The Story of the Kelly Gang (1906)
“A thrilling moving picture from start to finish”
Director: Charles Tait
Cast: Elizabeth Tait, John Tait, Norman Campbell
Synopsis: The escapades of the notorious outlaw Ned Kelly.
Cinema’s first feature film, The Story of the Kelly Gang survives today only in fragments. Scraps of the film — sometimes no more than a dozen frames — have been discovered in various locations since the mid-1970s, before which it was believed to have been irretrievably lost. Claims about its actual running time are conflicting: original ads claimed it was 4000 feet, which would mean a running time of more than an hour, while other reports give a length of only 2000 feet (about 40 minutes). About fifteen minutes survive today. The longest piece of footage was found by kids playing on a rubbish dump in Sydney in 1980, while the BFI found seven minutes in a vault (as you do). Either way, what remains provides us with a frustratingly incomplete picture of the movie, although a restoration by Australia’s National Film and Sound Archive does a terrific job of filling in the gaps.
Inspired by seeing Edwin S. Porter’s The Great Train Robbery (1903), Charles Tait, joint owner of a theatrical company, was gripped with the insane (for the time) idea of producing a long movie detailing the exploits of Australia’s own folk legend, Ned Kelly, a Bush ranger who carried out a number of robberies in the 1880s. The film recreates these robberies in a rather humdrum fashion. Lacking the techniques to build suspense which we take for granted today, the film shows one scene after another in the same way that a child will recite the alphabet. It’s mostly filmed in long shots, so that we see the whole picture but none of the detail. Of course, this isn’t really the fault of the movie, or even its director who, at worst, is simply guilty of being over-ambitious. Film language had not yet sufficiently developed to an extent that it was capable of supporting a long film, so while it was a sensation back in 1906, what remains of the film today is curiously dull — and yet fascinating at the same time. This isn’t where cinema as we know it began — it’s actually a false dawn, preceding the likes of Judith of Bethulia and Birth of a Nation, two D W Griffith movies which history shows us were made at exactly the right point in the cinemas’ development — and there’s little doubt the whole film, if it existed intact today, would be excruciatingly dull for most people; but it does at least illustrate the fact that an art form as complex as the cinema can’t be rushed, that it must develop at its own pace.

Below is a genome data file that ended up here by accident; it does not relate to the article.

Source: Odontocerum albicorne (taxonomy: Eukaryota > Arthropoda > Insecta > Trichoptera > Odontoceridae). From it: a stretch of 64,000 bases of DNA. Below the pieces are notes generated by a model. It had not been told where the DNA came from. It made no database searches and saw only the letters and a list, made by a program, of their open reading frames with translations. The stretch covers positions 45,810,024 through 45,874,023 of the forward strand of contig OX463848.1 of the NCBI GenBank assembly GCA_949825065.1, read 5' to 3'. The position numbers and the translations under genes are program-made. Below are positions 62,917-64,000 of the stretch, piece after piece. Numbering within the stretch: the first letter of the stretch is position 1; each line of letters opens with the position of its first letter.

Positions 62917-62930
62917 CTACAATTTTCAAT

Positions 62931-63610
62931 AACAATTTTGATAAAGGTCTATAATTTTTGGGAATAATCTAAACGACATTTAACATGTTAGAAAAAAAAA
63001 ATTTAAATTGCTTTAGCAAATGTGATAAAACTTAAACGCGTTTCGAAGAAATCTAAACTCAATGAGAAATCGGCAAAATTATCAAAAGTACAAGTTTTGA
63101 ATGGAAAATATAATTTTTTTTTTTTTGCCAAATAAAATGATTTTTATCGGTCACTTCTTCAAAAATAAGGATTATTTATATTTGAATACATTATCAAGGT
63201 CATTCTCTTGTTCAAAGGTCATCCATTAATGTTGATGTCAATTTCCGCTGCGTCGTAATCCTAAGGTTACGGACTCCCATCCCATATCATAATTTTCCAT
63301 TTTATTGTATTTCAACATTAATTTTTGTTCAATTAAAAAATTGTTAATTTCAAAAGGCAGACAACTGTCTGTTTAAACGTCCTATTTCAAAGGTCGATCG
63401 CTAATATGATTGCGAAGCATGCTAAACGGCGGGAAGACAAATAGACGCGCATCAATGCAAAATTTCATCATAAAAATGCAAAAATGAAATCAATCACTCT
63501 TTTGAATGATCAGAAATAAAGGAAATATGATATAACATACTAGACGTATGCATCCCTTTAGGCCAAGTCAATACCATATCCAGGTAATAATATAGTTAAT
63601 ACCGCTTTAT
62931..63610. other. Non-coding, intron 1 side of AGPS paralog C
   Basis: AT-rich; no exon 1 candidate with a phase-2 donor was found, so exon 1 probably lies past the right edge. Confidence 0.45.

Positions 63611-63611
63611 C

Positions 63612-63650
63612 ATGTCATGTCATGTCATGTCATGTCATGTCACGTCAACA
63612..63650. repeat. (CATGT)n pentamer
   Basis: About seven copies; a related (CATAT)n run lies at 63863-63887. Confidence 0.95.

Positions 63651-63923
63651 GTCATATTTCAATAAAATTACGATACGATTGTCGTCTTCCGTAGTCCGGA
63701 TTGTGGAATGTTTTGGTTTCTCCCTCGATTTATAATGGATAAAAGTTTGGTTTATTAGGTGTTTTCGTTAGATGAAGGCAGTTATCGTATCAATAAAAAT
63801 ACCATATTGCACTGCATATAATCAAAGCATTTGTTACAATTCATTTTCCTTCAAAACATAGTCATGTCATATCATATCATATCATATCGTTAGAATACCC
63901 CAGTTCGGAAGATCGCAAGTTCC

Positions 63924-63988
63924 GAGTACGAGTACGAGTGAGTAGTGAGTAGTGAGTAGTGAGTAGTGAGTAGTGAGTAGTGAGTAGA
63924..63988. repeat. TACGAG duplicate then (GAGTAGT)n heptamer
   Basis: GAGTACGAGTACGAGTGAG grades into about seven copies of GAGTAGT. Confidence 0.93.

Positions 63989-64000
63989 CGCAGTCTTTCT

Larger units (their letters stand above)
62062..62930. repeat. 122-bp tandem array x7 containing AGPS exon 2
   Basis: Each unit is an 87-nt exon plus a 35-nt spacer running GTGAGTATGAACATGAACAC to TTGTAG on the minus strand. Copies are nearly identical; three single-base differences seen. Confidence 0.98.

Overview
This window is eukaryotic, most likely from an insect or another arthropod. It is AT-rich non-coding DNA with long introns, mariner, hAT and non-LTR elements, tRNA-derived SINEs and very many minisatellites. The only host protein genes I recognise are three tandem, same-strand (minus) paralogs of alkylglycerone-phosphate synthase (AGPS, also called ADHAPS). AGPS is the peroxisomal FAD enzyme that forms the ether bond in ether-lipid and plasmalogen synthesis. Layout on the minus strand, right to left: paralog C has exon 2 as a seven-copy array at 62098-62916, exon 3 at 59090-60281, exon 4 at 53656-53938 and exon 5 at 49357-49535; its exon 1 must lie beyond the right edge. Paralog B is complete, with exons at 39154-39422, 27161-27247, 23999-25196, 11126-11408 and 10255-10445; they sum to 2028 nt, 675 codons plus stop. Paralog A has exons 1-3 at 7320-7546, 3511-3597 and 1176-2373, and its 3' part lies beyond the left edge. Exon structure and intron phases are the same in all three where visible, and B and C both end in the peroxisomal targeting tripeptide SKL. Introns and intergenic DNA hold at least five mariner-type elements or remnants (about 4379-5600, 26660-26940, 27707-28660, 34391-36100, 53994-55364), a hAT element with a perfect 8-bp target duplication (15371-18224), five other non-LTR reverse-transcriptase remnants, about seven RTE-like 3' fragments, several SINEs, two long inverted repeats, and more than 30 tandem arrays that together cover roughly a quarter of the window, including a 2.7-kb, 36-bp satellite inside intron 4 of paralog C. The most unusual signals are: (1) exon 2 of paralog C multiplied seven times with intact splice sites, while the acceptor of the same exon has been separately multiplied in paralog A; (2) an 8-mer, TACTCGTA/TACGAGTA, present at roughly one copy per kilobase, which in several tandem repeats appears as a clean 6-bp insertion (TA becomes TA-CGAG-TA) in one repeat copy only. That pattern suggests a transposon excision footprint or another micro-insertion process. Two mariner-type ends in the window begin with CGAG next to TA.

Perhaps most frustrating of all is the existence in a severely deteriorated condition, of the final scene in which Kelly, wearing his metal armour, is finally gunned down by police. Tait at least shows some artistry in having Kelly approach the camera as he fires his weapon, but the condition of the film is so poor that all we see, around the edges of the psychedelic disintegration, are a few tantalising glimpses…
(Reviewed 1st October 2014)